By Jorn Madslien
Business reporter, BBC News, BMW's Plant Oxford
The unveiling of BMW's second-generation New Mini brought together business and political leaders hoping to continue past successes.
The Mini's new launch attracted some big business names
One of the men on hand to launch the new Mini was BMW's freshly-installed chief executive Norbert Reithofer.
Mr Reithofer has taken over from the recently retired Helmut Panke, who during his four years in charge of perhaps the world's most successful premium car company saw sales rise 44% to 1.3 million and earnings increase by 21% to a total of $59bn (£31.5bn).
The new Mini model also has a tough act to follow, though its task - to raise sales from 200,000 to 250,000 per year - could prove relatively unproblematic, given its predecessor's impressive performance since it hit the road in 2001.
"Mini is one of the few cars that have not seen any decrease in orders, even in its sixth year of production," said Mr Reithofer, whose company is expected to clock up operating profits of $5bn this year.
But perhaps the man with the biggest boots to fill was UK Chancellor Gordon Brown, who has been widely tipped as the successor to Prime Minister Tony Blair.
"The Mini has strong appeal and will continue to do so for years to come," said Mr Brown, who arrived straight from a closed-door dinner with union bosses to showcase his industry-friendly credentials.
"It is an exciting symbol of a growing and dynamic economy," he said, highlighting the Mini as an example of the "continuing vitality of the UK motor industry" and as "an icon of what's great about Britain, a symbol of modernity".
Mr Reithofer was quick to return the compliments.
"BMW benefits from an investment friendly environment in the UK," he declared.
"Business leaders need economic stability when taking mid-term and long-term investment decisions," he added.
"Chancellor, your handling of the economy has provided the stability we need, providing the right environment for us to develop our business in the UK," Mr Reithofer continued.
But amidst the praise there was veiled conditionality.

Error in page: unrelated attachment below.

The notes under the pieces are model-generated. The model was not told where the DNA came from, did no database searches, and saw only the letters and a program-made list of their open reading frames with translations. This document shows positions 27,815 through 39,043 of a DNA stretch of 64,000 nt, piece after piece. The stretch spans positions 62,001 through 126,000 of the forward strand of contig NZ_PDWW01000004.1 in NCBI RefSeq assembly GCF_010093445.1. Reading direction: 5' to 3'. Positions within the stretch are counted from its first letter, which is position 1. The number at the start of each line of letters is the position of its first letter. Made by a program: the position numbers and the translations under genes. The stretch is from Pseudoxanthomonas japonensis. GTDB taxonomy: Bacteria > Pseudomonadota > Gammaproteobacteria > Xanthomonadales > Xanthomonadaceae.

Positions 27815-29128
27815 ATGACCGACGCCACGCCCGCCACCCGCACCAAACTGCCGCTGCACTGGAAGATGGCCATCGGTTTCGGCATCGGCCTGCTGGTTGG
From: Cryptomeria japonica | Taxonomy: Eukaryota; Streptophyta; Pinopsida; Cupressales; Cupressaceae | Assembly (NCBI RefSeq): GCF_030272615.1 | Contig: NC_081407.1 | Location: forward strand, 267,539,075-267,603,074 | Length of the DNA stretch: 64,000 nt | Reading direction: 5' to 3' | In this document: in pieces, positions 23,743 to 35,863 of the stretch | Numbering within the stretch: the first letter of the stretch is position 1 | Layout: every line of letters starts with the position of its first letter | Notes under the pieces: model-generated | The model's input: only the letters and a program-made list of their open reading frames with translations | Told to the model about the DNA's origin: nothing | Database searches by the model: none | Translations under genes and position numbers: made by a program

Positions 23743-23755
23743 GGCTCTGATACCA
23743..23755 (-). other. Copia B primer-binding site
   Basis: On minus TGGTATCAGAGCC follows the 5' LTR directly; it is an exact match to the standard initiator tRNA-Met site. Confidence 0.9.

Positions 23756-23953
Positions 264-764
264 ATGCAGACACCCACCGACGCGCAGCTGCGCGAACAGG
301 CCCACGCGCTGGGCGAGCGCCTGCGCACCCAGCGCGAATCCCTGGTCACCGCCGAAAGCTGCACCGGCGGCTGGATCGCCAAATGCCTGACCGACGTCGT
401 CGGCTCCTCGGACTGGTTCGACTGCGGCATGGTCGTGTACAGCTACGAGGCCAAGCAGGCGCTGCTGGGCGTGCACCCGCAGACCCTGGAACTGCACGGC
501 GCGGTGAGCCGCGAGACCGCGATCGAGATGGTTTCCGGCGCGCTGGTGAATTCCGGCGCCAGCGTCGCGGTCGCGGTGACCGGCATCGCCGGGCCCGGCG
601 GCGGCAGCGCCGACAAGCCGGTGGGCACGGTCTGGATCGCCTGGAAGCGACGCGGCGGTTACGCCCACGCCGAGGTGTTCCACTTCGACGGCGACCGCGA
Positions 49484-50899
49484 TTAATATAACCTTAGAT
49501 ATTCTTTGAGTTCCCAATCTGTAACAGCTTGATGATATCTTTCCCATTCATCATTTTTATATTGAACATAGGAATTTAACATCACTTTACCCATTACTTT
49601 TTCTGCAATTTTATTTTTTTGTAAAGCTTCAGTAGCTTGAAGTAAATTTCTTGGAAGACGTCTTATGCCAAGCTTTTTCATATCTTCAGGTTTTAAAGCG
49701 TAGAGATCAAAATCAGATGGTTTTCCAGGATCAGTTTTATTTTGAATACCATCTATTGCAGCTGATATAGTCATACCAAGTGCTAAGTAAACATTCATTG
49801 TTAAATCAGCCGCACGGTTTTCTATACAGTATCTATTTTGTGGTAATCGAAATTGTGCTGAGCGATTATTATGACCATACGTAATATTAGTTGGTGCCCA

According to Mr Reithofer, BMW will only continue to invest in the UK, where it will soon employ 6,800 people, if the government - also under Mr Brown's anticipated leadership - continues to facilitate such investment.
BMW has invested millions in its UK production line
Mr Brown - who warmly welcomed BMW's £200m investment in the production of the new Mini model - vowed to do so, in a clear hint at his intentions for the future.
"We can have the most successful manufacturing economy ever," Mr Brown declared, vowing to announce further measures to remove barriers to labour market flexibility in this autumn's pre-budget report.
"If we can build modern manufacturing strength, we can all prosper," he said.
Responding to Mr Brown's comments was yet another successor, namely Richard Lambert who recently took over from Sir Digby Jones as director general of the CBI business group.
"I think he's dead right," Mr Lambert told BBC News on the sidelines of the launch, urging the government to continue the work on the opt-out of the European Working Time Directive.
Mini's growth in the UK has seen its parent company BMW innovate with regards to working practices in the car industry.
Factory workers build the cars to order, in accordance with the specifications of its customers, and a third shift has been added at its factories so that the firm has the capacity to work around the clock, seven days a week.
"One of our key strengths is our highly committed and flexible workforce," says Mr Reithofer.
BMW has even shifted engine production for the Mini from Brazil to the Midlands, and UK suppliers will deliver 60% of the new Mini's components.
It is a success story that Mr Brown is keen to play to his advantage.
"We in government recognise that to support manufacturing achievement, we have a role to play," he said.
"Success does not happen by accident. It happens by design."